(Dec. 11, 2009)--When undergraduate engineering student Joseph Becerril and undergraduate science student Carla Groshel joined the UTSA Louis Stokes Alliance for Minority Participation (LSAMP), neither expected to be learning about research in Budapest, Hungary. But, that's exactly what happened when they both earned the trip through LSAMP's annual essay competition.
Last month, Becerril and Groshel went to the World Science Forum in Hungary with 17 other LSAMP students from across the University of Texas System. The conference gave the students a global perspective on research collaboration. Its presenters included the president of Hungary, members of the Hungarian government and members of the Hungarian Academy of Sciences with sessions conducted in the ornate Hungarian Parliament.
"They had to tell us what the trip would mean for their research careers," said Darrell Balderrama, director of outreach programs in the UTSA Office of P-20 Initiatives. "Both Joseph and Carla are very dedicated to the LSAMP program. We've seen a lot of growth in their research, and we believed this opportunity would complement their success in the laboratory."
Becerril, a senior pursuing a bachelor's degree in mechanical engineering, applied to attend the World Science Forum because its 2009 theme was sustainability. He researches Web-based manufacturing systems and technology with Can Saygin in UTSA's Manufacturing Systems and Automation Laboratory in the College of Engineering but also is interested in energy and green technology.
"I'm still undecided about my path after graduation because I'm interested in both energy and manufacturing," he said. "But, regardless of what I choose, the World Science Forum opened my eyes to worldwide collaborations. Scientists and engineers need to work together. We need to collaborate with people from other sectors and use all of the resources that are available to us in our research."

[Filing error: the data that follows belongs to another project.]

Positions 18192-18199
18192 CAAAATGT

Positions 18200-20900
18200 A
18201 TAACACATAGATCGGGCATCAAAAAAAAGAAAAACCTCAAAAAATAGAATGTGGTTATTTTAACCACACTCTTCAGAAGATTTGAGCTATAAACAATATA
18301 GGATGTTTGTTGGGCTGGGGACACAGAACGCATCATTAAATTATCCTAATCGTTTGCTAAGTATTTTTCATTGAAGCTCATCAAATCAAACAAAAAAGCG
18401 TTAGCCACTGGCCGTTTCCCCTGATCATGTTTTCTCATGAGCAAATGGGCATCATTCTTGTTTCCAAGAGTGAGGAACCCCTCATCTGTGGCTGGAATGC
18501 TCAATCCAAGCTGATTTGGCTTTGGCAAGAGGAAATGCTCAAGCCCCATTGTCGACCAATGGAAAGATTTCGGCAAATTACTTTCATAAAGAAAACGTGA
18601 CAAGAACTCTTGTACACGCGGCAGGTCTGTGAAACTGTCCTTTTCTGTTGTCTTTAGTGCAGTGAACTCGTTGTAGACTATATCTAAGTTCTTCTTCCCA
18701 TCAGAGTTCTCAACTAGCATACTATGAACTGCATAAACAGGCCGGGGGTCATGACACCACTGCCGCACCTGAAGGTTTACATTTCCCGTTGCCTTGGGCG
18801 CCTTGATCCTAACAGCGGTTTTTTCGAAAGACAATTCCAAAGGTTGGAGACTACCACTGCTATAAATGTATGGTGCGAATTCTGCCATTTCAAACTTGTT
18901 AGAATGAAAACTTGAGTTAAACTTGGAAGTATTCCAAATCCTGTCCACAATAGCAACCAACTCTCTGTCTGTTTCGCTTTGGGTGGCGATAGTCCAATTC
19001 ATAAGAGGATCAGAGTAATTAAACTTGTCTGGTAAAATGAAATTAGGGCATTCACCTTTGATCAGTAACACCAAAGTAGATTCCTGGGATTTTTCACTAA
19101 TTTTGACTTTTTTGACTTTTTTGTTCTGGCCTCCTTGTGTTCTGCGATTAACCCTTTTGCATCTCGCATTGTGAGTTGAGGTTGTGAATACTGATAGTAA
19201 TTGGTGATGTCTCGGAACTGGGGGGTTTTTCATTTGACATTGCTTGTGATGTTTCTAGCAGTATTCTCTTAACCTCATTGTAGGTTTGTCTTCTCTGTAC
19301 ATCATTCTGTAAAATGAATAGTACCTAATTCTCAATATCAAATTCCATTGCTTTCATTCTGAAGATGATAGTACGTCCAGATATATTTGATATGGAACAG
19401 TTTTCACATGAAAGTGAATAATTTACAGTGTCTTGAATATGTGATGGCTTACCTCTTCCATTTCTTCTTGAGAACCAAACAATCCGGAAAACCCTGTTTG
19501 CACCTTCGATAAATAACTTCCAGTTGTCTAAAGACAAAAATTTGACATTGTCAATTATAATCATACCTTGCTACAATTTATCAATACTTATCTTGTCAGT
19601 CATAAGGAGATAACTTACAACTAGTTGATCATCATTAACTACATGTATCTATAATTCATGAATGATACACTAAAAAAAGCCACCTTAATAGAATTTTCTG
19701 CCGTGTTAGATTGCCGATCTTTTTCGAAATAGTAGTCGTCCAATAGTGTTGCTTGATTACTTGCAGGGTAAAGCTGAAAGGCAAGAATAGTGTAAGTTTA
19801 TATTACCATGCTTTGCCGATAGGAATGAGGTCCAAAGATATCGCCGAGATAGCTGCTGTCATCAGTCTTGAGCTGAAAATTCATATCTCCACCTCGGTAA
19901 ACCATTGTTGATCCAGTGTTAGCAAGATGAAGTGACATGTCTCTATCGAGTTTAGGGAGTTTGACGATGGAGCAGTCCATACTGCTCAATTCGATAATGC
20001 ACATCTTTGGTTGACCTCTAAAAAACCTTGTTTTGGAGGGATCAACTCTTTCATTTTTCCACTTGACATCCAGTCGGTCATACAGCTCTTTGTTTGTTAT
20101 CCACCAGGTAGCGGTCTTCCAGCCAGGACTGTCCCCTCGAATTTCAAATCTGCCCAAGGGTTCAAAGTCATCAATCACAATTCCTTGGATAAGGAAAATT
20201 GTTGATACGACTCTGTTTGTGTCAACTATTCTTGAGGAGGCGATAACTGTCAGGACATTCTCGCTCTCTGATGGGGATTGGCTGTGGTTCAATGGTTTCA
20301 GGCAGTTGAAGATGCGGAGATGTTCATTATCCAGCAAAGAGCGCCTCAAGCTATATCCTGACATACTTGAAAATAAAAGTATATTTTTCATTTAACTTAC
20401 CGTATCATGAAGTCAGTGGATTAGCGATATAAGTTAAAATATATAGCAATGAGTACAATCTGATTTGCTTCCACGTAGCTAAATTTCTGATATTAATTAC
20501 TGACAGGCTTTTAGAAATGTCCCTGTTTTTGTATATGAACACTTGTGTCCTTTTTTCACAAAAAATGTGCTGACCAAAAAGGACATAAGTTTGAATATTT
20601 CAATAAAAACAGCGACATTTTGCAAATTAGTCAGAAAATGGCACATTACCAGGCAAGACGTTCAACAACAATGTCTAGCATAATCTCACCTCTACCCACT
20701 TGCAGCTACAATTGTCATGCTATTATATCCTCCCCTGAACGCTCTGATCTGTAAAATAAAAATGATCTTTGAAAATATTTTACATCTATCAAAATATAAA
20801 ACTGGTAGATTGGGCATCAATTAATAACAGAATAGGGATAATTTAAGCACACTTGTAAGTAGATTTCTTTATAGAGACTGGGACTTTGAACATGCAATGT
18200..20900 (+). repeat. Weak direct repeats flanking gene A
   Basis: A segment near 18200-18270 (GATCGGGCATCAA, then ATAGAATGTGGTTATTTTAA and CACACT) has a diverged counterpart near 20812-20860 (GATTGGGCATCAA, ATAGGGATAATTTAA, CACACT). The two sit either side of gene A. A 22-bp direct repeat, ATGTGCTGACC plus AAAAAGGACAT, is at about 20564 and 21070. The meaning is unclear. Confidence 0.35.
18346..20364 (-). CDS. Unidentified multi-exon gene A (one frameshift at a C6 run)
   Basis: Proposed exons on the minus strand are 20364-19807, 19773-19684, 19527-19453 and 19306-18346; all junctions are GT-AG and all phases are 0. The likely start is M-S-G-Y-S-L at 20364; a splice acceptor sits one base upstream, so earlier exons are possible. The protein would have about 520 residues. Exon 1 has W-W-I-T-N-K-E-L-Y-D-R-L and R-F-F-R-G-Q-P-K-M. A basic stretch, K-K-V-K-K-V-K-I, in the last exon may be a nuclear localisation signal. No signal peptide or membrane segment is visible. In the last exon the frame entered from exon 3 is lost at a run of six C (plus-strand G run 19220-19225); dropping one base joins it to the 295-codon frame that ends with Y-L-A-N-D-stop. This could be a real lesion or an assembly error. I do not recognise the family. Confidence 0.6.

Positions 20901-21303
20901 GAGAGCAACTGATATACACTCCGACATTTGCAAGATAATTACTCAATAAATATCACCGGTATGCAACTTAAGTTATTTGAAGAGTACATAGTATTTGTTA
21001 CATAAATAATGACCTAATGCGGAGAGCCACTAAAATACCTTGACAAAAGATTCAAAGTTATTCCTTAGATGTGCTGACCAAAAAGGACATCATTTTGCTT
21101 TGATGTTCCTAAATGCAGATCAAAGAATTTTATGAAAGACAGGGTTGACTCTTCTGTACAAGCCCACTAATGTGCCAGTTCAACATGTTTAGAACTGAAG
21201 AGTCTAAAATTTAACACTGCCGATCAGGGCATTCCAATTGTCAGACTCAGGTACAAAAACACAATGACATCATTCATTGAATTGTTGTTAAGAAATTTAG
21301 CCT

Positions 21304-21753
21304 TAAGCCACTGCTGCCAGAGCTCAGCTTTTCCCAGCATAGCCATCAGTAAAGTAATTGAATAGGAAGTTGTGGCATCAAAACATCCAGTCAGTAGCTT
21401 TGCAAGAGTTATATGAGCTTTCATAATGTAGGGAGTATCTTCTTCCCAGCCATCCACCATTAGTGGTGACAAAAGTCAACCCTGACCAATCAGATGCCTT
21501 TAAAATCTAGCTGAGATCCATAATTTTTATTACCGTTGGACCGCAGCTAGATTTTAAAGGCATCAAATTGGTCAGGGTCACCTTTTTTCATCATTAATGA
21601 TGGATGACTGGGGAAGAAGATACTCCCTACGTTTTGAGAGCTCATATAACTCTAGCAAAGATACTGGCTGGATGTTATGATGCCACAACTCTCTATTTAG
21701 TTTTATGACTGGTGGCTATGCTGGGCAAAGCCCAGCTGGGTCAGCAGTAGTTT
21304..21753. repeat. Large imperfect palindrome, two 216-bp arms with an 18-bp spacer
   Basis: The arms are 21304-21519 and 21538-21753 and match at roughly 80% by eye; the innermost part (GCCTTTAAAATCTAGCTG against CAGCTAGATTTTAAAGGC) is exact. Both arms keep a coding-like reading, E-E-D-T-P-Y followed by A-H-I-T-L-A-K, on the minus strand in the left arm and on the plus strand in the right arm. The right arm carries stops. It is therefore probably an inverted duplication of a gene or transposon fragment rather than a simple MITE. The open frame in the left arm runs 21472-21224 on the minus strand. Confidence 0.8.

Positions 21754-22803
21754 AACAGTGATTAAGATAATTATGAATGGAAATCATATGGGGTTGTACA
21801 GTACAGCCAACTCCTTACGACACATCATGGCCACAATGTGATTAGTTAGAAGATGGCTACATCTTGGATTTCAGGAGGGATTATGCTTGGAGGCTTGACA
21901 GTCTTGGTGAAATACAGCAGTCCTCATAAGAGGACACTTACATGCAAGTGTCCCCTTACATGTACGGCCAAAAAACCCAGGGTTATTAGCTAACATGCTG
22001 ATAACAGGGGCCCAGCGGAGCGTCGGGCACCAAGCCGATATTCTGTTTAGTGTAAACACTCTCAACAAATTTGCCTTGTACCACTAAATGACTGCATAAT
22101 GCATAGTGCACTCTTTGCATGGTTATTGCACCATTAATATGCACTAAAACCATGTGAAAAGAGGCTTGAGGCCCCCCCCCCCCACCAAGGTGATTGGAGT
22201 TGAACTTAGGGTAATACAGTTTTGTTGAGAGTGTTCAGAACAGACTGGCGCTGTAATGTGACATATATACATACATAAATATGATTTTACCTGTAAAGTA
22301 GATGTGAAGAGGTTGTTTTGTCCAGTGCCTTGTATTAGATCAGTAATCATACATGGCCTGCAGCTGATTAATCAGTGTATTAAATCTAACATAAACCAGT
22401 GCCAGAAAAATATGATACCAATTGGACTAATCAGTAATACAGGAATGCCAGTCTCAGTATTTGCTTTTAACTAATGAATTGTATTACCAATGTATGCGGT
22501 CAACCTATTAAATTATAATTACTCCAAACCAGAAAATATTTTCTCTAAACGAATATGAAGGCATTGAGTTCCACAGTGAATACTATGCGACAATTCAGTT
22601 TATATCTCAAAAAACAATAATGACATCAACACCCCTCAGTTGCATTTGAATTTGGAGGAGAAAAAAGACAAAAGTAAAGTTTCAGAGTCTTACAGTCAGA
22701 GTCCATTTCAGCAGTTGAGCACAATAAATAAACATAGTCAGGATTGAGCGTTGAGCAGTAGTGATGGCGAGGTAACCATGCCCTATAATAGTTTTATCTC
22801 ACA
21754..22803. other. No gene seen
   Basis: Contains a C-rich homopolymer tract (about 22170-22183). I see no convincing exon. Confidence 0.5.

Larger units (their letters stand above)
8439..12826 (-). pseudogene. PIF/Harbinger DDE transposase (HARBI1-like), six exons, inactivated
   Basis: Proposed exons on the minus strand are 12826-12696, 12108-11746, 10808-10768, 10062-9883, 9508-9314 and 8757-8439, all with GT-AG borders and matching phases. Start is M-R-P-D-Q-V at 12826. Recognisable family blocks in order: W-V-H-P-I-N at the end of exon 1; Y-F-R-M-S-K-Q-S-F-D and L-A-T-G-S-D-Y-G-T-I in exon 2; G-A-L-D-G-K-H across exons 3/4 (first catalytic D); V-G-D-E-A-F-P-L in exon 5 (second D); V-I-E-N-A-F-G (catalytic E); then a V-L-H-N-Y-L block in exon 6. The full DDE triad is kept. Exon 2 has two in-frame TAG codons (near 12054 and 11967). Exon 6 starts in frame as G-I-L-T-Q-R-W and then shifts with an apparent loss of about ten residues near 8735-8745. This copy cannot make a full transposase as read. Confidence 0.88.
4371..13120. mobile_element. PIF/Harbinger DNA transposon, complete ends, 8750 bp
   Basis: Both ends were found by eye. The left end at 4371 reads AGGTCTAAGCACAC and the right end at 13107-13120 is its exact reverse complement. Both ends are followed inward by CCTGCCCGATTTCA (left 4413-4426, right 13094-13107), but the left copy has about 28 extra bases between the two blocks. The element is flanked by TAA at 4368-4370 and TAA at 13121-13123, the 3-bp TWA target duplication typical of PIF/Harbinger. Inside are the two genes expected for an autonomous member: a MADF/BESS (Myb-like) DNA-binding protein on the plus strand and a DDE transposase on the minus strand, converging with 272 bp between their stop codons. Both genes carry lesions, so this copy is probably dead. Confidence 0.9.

"During the conference, the CFO of The World Bank spoke to us," said Groshel, a biology major and Honors College student. "He challenged everyone -- the scientists, specifically -- to think globally and to approach science in terms of how it can help humanity. He wanted us to know the world depends on scientists to save us from ourselves from global warming, from starvation, from disease. It's a heavy burden. It's the responsibility of every scientist to think globally."
A married mother of two, Groshel hopes to be a part of that solution. She is researching Arabidopsis thaliana hormone interactions in the laboratory of plant biology professor Valerie Sponsel. But, she hopes to translate that knowledge into a career that helps scientists better understand how human hormone therapies can be used to treat cancer.
"While most students who attend conferences do so in the area of their scientific subspecialty, participating in the World Science Forum was an opportunity for our students to listen to and interact with scientists in many disciplines and from all over the world," said Sponsel, who also attended the conference. "Many important issues that affect society as a whole were addressed including problems such as climate change and overuse of resources for which scientists must find solutions that are acceptable to policy makers. It was an enlightening experience for us all."